"... Around 1950, both Gödel and Turing wrote papers for broader audiences. 1 Gödel drew in his 1951 dramatic philosophical conclusions from the general formulation of his second incompleteness theorem. These conclusions concerned the nature of mathematics and the human mind. The general formulation of t ..."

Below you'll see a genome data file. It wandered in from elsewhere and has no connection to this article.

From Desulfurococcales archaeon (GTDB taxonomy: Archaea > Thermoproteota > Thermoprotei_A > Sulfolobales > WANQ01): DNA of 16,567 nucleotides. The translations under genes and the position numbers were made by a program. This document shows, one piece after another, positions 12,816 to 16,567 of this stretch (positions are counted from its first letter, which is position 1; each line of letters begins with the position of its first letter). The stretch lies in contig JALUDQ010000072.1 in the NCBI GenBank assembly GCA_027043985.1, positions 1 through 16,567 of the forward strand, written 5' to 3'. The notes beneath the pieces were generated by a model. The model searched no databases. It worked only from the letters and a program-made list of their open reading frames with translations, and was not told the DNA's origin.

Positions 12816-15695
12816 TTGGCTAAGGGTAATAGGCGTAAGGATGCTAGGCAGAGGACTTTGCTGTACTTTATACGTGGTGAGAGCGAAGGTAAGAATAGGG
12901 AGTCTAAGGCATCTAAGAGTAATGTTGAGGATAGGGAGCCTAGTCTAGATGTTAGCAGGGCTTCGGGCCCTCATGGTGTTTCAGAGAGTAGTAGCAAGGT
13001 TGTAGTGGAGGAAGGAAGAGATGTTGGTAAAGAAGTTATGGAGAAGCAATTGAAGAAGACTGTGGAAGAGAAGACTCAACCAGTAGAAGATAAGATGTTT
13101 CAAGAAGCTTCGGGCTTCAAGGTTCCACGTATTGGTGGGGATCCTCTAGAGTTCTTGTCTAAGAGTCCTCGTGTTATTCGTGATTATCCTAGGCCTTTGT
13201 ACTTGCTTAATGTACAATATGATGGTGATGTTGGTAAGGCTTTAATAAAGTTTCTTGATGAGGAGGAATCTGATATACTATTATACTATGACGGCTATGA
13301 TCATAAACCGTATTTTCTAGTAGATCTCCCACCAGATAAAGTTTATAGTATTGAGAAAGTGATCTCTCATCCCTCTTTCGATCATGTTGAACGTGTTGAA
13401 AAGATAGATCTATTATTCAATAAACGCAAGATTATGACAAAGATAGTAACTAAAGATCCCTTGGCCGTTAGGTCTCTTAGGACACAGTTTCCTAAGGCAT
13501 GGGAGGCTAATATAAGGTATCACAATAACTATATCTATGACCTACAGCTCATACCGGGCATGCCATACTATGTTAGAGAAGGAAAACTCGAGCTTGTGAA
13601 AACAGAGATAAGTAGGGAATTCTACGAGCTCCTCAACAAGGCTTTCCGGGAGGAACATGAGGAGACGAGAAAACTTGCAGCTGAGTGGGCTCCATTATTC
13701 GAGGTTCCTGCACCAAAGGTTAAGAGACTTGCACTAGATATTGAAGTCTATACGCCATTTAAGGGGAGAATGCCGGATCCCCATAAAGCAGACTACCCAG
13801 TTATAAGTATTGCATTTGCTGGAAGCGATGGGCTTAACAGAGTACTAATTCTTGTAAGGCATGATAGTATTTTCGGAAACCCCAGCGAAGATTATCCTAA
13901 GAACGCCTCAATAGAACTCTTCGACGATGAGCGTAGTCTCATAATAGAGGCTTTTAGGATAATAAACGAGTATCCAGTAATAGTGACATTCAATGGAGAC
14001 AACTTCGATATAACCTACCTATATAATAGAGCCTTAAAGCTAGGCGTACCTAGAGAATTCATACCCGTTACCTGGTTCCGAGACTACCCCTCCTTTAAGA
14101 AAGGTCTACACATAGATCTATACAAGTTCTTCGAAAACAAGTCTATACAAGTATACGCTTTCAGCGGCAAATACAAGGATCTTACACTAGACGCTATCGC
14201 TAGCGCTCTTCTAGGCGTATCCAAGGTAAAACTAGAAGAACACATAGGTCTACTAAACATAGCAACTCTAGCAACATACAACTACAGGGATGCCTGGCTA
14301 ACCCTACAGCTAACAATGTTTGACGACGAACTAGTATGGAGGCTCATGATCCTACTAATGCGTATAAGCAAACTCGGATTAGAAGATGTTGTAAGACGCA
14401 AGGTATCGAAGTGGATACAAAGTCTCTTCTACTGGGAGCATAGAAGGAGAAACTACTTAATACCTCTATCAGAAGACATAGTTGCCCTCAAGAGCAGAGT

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Around 1950, both Gödel and Turing wrote papers for broader audiences. 1 Gödel drew in his 1951 dramatic philosophical conclusions from the general formulation of his second incompleteness theorem. These conclusions concerned the nature of mathematics and the human mind. The general formulation of the second theorem was explicitly based on Turing’s 1936 reduction of finite procedures to machine computations. Turing gave in his 1954 an understated analysis of finite procedures in terms of Post production systems. This analysis, prima facie quite different from that given in 1936, served as the basis for an exposition of various unsolvable problems. Turing had addressed issues of mentality and intelligence in contemporaneous essays, the best known of which is of course Computing machinery and intelligence. Gödel’s and Turing’s considerations from this period intersect through their attempt, on the one hand, to analyze finite, mechanical procedures and, on the other hand, to approach mental phenomena in a scientific way. Neuroscience or brain science was an important component of the latter for both: Gödel’s remarks in the Gibbs Lecture as well as in his later conversations with Wang and Turing’s Intelligent Machinery can serve as clear evidence for that. 2 Both men were convinced that some mental processes are not mechanical, in the sense that Turing machines cannot mimic them. For Gödel, such processes were to be found in mathematical experience and he was led to the conclusion that mind is separate from matter. Turing simply noted that for a machine or a brain it is not enough to be converted into a universal (Turing) machine in order to become intelligent: “discipline”, the characteristic